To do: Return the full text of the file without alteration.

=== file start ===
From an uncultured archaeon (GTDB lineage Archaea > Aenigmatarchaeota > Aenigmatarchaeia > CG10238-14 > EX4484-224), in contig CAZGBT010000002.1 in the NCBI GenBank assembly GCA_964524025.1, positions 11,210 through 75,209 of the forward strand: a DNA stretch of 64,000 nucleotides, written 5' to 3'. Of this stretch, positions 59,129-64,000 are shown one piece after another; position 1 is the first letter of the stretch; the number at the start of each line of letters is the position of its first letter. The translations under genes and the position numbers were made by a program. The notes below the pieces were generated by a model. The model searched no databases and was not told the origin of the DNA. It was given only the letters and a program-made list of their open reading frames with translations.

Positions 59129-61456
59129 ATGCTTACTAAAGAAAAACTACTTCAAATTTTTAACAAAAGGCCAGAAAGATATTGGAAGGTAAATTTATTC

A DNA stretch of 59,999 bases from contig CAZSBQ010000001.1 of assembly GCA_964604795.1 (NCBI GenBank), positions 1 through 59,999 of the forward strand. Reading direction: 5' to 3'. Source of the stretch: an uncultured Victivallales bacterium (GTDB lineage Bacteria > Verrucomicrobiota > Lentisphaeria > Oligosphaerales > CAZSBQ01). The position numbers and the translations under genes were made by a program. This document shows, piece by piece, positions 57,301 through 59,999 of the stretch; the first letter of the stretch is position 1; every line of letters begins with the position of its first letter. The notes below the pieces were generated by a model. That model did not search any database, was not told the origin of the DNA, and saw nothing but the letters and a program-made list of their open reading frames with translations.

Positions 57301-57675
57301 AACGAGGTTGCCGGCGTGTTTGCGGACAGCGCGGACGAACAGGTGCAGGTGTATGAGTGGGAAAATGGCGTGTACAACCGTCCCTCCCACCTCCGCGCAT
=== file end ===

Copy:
From an uncultured archaeon (GTDB lineage Archaea > Aenigmatarchaeota > Aenigmatarchaeia > CG10238-14 > EX4484-224), in contig CAZGBT010000002.1 in the NCBI GenBank assembly GCA_964524025.1, positions 11,210 through 75,209 of the forward strand: a DNA stretch of 64,000 nucleotides, written 5' to 3'. Of this stretch, positions 59,129-64,000 are shown one piece after another; position 1 is the first letter of the stretch; the number at the start of each line of letters is the position of its first letter. The translations under genes and the position numbers were made by a program. The notes below the pieces were generated by a model. The model searched no databases and was not told the origin of the DNA. It was given only the letters and a program-made list of their open reading frames with translations.

Positions 59129-61456
59129 ATGCTTACTAAAGAAAAACTACTTCAAATTTTTAACAAAAGGCCAGAAAGATATTGGAAGGTAAATTTATTC

A DNA stretch of 59,999 bases from contig CAZSBQ010000001.1 of assembly GCA_964604795.1 (NCBI GenBank), positions 1 through 59,999 of the forward strand. Reading direction: 5' to 3'. Source of the stretch: an uncultured Victivallales bacterium (GTDB lineage Bacteria > Verrucomicrobiota > Lentisphaeria > Oligosphaerales > CAZSBQ01). The position numbers and the translations under genes were made by a program. This document shows, piece by piece, positions 57,301 through 59,999 of the stretch; the first letter of the stretch is position 1; every line of letters begins with the position of its first letter. The notes below the pieces were generated by a model. That model did not search any database, was not told the origin of the DNA, and saw nothing but the letters and a program-made list of their open reading frames with translations.

Positions 57301-57675
57301 AACGAGGTTGCCGGCGTGTTTGCGGACAGCGCGGACGAACAGGTGCAGGTGTATGAGTGGGAAAATGGCGTGTACAACCGTCCCTCCCACCTCCGCGCAT